# Quicksort with Python

In real life, we should always use the builtin sort provided by Python. However, understanding the quicksort algorithm is instructive.

My goal here is to break down the subject such that it is easily understood and replicable by the reader without having to return to reference materials.

The quicksort algorithm is essentially the following:

- Select a pivot data point.
- Move all data points less than (below) the pivot to a position below the pivot - move those greater than or equal to (above) the pivot to a position above it.
- Apply the algorithm to the areas above and below the pivot

If the data are randomly distributed, selecting the first data point as the pivot is equivalent to a random selection.

## Readable example:

First, let's look at a readable example that uses comments and variable names to point to intermediate values:

```
def quicksort(xs):
"""Given indexable and slicable iterable, return a sorted list"""
if xs: # if given list (or tuple) with one ordered item or more:
pivot = xs[0]
# below will be less than:
below = [i for i in xs[1:] if i < pivot]
# above will be greater than or equal to:
above = [i for i in xs[1:] if i >= pivot]
return quicksort(below) + [pivot] + quicksort(above)
else:
return xs # empty list
```

To restate the algorithm and code demonstrated here - we move values above the pivot to the right, and values below the pivot to the left, and then pass those partitions to same function to be further sorted.

## Golfed:

This can be golfed to 88 characters:

```
q=lambda x:x and q([i for i in x[1:]if i<=x[0]])+[x[0]]+q([i for i in x[1:]if i>x[0]])
```

To see how we get there, first take our readable example, remove comments and docstrings, and find the pivot in-place:

```
def quicksort(xs):
if xs:
below = [i for i in xs[1:] if i < xs[0]]
above = [i for i in xs[1:] if i >= xs[0]]
return quicksort(below) + [xs[0]] + quicksort(above)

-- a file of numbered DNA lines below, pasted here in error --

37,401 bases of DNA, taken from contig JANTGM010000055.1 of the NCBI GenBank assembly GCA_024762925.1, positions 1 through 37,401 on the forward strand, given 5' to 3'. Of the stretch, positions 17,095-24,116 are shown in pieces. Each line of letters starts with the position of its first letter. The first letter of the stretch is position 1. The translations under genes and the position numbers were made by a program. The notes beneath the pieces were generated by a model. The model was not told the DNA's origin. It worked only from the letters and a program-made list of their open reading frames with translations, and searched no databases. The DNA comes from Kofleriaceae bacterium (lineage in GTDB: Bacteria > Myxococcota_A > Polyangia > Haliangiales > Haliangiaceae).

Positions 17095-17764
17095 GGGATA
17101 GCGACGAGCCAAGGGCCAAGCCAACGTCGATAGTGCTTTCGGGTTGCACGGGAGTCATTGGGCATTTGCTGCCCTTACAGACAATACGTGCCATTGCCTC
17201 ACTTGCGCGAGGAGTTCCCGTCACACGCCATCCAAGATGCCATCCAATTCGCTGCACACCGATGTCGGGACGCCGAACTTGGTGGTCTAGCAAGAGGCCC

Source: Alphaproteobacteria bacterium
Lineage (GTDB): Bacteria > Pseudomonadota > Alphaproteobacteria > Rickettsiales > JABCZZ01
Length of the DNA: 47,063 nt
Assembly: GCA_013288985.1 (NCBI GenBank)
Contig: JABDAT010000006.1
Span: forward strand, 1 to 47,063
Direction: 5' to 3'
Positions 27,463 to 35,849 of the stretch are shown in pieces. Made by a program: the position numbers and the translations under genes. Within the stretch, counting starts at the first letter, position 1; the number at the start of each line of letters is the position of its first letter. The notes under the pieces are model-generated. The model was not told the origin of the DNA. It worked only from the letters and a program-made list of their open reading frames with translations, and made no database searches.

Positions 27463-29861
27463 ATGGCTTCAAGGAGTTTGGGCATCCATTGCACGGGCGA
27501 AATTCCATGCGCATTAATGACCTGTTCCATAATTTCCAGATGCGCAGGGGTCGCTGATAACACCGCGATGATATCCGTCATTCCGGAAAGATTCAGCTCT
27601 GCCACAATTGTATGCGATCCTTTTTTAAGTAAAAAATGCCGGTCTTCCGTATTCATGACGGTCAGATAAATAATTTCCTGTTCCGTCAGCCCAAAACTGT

else:
return xs
```

Now find below and above, in-place:

```
def quicksort(xs):
if xs:
return (quicksort([i for i in xs[1:] if i < xs[0]] )
+ [xs[0]]
+ quicksort([i for i in xs[1:] if i >= xs[0]]))
else:
return xs
```

Now, knowing that `and`

returns the prior element if false, else if it is true, it evaluates and returns the following element, we have:

```
def quicksort(xs):
return xs and (quicksort([i for i in xs[1:] if i < xs[0]] )
+ [xs[0]]
+ quicksort([i for i in xs[1:] if i >= xs[0]]))
```

Since lambdas return a single epression, and we have simplified to a single expression (even though it is getting more unreadable) we can now use a lambda:

```
quicksort = lambda xs: (quicksort([i for i in xs[1:] if i < xs[0]] )
+ [xs[0]]
+ quicksort([i for i in xs[1:] if i >= xs[0]]))
```

And to reduce to our example, shorten the function and variable names to one letter, and eliminate the whitespace that isn't required.

```
q=lambda x:x and q([i for i in x[1:]if i<=x[0]])+[x[0]]+q([i for i in x[1:]if i>x[0]])
```

Note that this lambda, like most code golfing, is rather bad style.

## In-place Quicksort, using the Hoare Partitioning scheme

The prior implementation creates a lot of unnecessary extra lists. If we can do this in-place, we'll avoid wasting space.

The below implementation uses the Hoare partitioning scheme, which you can read more about on wikipedia (but we have apparently removed up to 4 redundant calculations per `partition()`

call by using while-loop semantics instead of do-while and moving the narrowing steps to the end of the outer while loop.).

```
def quicksort(a_list):
"""Hoare partition scheme, see https://en.wikipedia.org/wiki/Quicksort"""
def _quicksort(a_list, low, high):
# must run partition on sections with 2 elements or more
if low < high:
p = partition(a_list, low, high)
_quicksort(a_list, low, p)
_quicksort(a_list, p+1, high)
def partition(a_list, low, high):
pivot = a_list[low]
while True:
while a_list[low] < pivot:
low += 1
while a_list[high] > pivot:
high -= 1
if low >= high:
return high
a_list[low], a_list[high] = a_list[high], a_list[low]
low += 1
high -= 1
_quicksort(a_list, 0, len(a_list)-1)
return a_list
```

Not sure if I tested it thoroughly enough:

```
def main():
assert quicksort([1]) == [1]
assert quicksort([1,2]) == [1,2]
assert quicksort([1,2,3]) == [1,2,3]
assert quicksort([1,2,3,4]) == [1,2,3,4]
assert quicksort([2,1,3,4]) == [1,2,3,4]
assert quicksort([1,3,2,4]) == [1,2,3,4]
assert quicksort([1,2,4,3]) == [1,2,3,4]
assert quicksort([2,1,1,1]) == [1,1,1,2]
assert quicksort([1,2,1,1]) == [1,1,1,2]
assert quicksort([1,1,2,1]) == [1,1,1,2]
assert quicksort([1,1,1,2]) == [1,1,1,2]
```

## Conclusion

This algorithm is frequently taught in computer science courses and asked for on job interviews. It helps us think about recursion and divide-and-conquer.

Quicksort is not very practical in Python since our builtin timsort algorithm is quite efficient, and we have recursion limits. We would expect to sort lists in-place with `list.sort`

or create new sorted lists with `sorted`

- both of which take a `key`

and `reverse`

argument.

`my_list = list1 + list2 + ...`

. Or unpack lists to new list`my_list = [*list1, *list2]`